• Visualize your different opinions in your head as different people having a judgmental conversation.

Being Okay with it

By being okay with it you’re not falling into the trap of judging yourself for judging or feeling bad about it. By being okay with it you give yourself space to really listen to your own judgments. Like in the example above, judging can be “judged” as wrong. But when you watch yourself judging someone or something you disentangle yourself from the emotional charge that comes with it. This way you can hear what it is that you’re exactly saying.

Tips for being okay with it

  • Focus on the aspect that this practice will help you grow, that your judgments will help you be your Best Self.
  • Realize that this will help you be more compassionate towards yourself and others.
  • You’re human and you have these emotions and judgments. Don’t feel bad about it because you have them. You don’t have to act upon the judgments and they are valuable lessons for you.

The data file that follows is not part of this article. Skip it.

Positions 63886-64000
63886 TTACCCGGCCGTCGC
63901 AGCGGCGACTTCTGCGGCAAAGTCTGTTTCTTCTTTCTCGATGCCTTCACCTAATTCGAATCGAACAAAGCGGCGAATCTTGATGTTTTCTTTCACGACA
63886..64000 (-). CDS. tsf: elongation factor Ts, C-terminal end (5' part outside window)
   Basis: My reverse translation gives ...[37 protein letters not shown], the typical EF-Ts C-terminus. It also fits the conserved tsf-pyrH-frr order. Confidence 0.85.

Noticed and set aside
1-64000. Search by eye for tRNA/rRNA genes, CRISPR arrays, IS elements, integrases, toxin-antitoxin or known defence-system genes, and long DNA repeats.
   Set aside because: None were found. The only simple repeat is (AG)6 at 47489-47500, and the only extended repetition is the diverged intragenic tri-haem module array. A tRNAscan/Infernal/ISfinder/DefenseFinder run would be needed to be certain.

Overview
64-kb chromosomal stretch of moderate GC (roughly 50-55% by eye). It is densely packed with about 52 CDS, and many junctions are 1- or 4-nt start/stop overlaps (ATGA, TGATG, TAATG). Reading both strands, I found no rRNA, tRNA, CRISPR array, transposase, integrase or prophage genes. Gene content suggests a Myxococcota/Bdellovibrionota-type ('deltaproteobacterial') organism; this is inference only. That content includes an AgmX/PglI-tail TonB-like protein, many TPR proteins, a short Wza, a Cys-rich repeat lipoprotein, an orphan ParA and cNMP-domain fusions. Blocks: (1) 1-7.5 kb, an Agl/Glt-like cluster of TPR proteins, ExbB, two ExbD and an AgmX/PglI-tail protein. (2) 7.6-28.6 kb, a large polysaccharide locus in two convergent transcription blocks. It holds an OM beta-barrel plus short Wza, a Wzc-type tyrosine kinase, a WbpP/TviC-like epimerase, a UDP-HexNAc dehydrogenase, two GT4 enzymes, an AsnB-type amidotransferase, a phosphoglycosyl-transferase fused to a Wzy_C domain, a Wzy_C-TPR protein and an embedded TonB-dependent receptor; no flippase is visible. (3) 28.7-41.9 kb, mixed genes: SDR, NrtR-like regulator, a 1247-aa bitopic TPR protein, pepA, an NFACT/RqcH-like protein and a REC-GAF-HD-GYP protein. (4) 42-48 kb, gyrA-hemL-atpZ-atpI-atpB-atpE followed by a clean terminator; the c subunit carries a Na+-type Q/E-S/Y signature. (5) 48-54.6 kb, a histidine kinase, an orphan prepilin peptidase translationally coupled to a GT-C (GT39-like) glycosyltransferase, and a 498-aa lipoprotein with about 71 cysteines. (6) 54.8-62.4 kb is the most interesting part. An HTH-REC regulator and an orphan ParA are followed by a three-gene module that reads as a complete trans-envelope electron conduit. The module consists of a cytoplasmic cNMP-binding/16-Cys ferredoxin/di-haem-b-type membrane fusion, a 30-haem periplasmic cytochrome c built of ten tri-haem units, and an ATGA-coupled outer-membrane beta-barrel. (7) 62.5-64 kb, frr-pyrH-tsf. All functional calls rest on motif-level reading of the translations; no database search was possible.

Knowing it’s not about them but about you

Judgments are never about the other person but always about you. A judgment is a projection of something you judge within yourself, on to someone else. Meaning, your judgments tell you what you’re hiding from yourself, what you’re judging within yourself, or what you’re not letting be within yourself.

With the ecstatic dance party I judged the overly spirituality of the people and the place. After contemplation and reflection I realized that I desired more spirituality in my life but I judged it as wrong. But instead of acknowledging that, I judged it in other people.

Tips for knowing it’s not about them but about you